This pair of comics, featuring Captain America and several other Avenger teammates of the Black Panther, are the last two issues of T’Challa’s first series under his own name, written and pencilled by co-creator Jack Kirby for the first twelve issues (at the same time that he was also writing and drawing Captain America and several other titles), with the series finished by Ed Hannigan and Jerry Bingham (including three issues of Marvel Premiere, #51-53, that wrapped up their ongoing storyline).
Issue #14 opens, in a way, where the recent film ends, with T’Challa opening Wakanda to international relations and commerce, starting with the American delegates to the United Nations. As they leave, several of the Avengers take their place, with Cap silently impressed with the headquarters of the Wakandan mission and the Panther remarkably open about the matter of his negotiations.
After the heroes have chatted enough, the Avengers get up to leave, but T’Challa asks one in particular to stay behind—the one he’s known longest, ever since Tales of Suspense #97 (Black Panther’s first appearance outside Fantastic Four).
Once they’re alone, T’Challa shares some recent experiences that resulted in a sort of “panther sense,” with a much larger scale than Peter Parker’s…
…and with some disturbing political implications that Cap is more than happy to expand on and warn his friend about (based on a role they share).
T’Challa reflects on Cap’s words and considers how to use this new ability…
…until he sees someone he recognizes in the crowd below: none other than his archfoe Claw, in plainclothes and under attack from muggers. After Claw is shot and the muggers escape with his weapon (the sonic horn), T’Challa takes him to the best urgent care in the city.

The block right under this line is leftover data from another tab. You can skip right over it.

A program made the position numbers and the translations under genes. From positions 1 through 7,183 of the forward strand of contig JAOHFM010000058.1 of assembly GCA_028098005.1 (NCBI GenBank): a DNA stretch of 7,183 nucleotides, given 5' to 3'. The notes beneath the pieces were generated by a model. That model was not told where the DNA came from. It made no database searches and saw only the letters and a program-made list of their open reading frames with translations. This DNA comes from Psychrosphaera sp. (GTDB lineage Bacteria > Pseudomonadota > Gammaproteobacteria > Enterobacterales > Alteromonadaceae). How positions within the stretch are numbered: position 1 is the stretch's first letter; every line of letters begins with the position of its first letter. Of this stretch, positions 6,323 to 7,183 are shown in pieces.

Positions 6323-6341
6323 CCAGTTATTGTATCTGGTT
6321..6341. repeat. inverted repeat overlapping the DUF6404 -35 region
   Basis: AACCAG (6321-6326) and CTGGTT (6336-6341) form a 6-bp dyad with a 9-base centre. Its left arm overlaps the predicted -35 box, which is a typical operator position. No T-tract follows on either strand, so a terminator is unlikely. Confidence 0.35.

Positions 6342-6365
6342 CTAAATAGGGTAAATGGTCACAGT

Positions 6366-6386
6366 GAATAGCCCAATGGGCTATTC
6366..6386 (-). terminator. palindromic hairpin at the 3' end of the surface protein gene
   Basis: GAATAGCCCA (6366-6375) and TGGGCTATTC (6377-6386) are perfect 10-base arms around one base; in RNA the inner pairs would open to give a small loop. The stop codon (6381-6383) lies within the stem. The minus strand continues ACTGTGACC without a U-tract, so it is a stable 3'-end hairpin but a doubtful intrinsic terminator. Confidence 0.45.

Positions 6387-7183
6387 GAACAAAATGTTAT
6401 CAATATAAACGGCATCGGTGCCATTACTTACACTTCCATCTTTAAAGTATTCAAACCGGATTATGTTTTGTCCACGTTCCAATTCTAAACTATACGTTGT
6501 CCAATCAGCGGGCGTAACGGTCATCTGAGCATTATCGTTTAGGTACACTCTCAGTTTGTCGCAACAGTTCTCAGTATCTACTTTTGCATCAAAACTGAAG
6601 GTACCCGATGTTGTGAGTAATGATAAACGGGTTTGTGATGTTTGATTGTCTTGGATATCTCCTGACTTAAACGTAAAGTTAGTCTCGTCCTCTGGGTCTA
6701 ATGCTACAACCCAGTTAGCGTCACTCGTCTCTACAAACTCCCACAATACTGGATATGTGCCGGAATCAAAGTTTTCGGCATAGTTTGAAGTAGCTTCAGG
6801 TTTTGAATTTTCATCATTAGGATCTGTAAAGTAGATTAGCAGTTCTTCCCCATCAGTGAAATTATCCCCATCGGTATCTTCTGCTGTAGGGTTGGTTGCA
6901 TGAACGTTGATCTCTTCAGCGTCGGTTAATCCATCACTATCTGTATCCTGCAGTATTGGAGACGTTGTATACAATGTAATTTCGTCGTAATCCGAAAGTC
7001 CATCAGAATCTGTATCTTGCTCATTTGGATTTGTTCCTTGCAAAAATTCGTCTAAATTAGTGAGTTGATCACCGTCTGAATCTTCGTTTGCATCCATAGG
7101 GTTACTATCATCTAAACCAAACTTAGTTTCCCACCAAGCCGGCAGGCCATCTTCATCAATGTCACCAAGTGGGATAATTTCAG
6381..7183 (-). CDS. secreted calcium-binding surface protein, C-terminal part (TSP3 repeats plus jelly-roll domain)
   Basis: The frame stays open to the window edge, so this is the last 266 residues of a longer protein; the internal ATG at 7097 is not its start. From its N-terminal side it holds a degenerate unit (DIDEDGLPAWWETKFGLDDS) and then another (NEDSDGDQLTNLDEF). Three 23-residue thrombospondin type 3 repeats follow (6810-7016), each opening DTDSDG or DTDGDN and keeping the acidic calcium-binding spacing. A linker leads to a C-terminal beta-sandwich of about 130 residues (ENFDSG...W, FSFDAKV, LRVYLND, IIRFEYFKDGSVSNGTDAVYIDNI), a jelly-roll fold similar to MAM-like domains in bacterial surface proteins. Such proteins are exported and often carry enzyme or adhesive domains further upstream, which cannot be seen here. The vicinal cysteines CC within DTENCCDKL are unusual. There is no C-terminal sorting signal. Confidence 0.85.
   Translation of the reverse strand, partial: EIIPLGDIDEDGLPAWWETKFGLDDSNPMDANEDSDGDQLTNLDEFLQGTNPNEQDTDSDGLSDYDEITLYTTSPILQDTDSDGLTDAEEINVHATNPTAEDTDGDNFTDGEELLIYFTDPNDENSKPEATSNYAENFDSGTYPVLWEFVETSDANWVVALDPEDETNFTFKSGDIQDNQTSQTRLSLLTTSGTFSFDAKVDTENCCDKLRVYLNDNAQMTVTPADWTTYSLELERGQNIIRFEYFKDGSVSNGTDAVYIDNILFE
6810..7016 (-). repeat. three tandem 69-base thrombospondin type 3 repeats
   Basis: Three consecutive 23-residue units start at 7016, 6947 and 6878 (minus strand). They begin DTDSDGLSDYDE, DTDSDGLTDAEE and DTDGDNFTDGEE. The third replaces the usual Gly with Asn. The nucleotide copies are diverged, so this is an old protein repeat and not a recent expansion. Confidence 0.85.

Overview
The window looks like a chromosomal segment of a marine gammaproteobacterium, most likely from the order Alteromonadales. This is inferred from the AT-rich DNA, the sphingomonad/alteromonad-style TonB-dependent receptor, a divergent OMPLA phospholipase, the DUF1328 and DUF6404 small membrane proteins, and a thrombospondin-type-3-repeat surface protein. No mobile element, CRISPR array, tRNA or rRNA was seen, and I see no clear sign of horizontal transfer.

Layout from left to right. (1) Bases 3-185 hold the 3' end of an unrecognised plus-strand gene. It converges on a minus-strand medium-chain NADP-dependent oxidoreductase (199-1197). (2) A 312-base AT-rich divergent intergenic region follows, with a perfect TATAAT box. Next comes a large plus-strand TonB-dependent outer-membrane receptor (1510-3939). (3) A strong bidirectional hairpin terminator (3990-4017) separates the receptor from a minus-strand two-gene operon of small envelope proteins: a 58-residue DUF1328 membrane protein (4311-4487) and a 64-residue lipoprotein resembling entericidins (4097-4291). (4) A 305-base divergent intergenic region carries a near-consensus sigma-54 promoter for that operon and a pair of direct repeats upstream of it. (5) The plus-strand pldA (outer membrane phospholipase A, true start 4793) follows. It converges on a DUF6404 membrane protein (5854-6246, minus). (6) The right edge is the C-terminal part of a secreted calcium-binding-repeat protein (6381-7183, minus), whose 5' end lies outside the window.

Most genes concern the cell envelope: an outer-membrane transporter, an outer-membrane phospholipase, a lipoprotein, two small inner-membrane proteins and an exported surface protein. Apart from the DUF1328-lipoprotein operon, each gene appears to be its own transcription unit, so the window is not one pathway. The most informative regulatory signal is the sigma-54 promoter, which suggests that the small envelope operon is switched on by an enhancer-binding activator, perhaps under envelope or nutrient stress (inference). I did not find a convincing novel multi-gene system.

In the next panel he concludes, “…for the murder of my father.” This leads into his recounting Klaw’s origin and history to his fellow heroes, ending with his first adventure with the Fantastic Four.
Naturally, Cap respects his friend’s choice to go after Klaw’s weapon by himself… but that doesn’t mean he won’t follow closely, which is especially fortunate when one of the muggers’ partners uses the sonic horn to create a monster made of solid sound that threatens to make off with the Panther.
“Cap sense,” maybe?
At least T’Challa doesn’t hold a grudge!
As issue #15 opens, our two heroes continue to fight the sound creature, and while Cap urges T’Challa to save himself and warn the others, T’Challa shows a keener appreciation for Cap’s shield than Cap does.
Cap gives it one more shot, and as the Panther catches the shield, he has another hunch, this time about its composition (and he’s not wrong, as we’ll find out later).
“Sure, I’ll try to throw it… how hard can it be?” Apparently not very, for the Black Panther!
Cap is duly impressed, not just by T’Challa’s aim but also his deduction about the qualities of the shield itself.
While the rest of the Avengers find themselves in battle with more sound creatures, Klaw frees himself and eventually fights the Black Panther, and this time it’s Cap that wants to help and the Vision who holds him back.
Eventually T’Challa turns the sonic horn on Klaw himself, leading to a blast that allows the Panther to escape—and swear to find him should he re-emerge (which Beast does not think important at this particular juncture).
Klaw does return fairly quickly, his consciousness having been trapped in his sonic horn after the blast and later re-emerging in Marvel Two-in-One #57 (November 1979).
Black Panther (vol. 1) #14, March 1979: Ed Hannigan (writer), Jerry Bingham (pencils), Gene Day (inks), Nelson Yomtov (colors), John Costanza and Rick Parker (letters). (More details at Marvel Database.)
Black Panther (vol. 1) #15, May 1979: Ed Hannigan (writer), Jerry Bingham (pencils), Gene Day (inks), George Roussos (colors), Gaspar Saladino and Clem Robins (letters). (More details at Marvel Database.)
ALSO THESE MONTHS: Captain America #231 (March 1979), Daredevil #157 (March 1979), Avengers #181-183 (March-May 1979), Invaders #38-40 (March-May 1979), Captain America #232 (April 1979), and Captain America #233 (May 1979)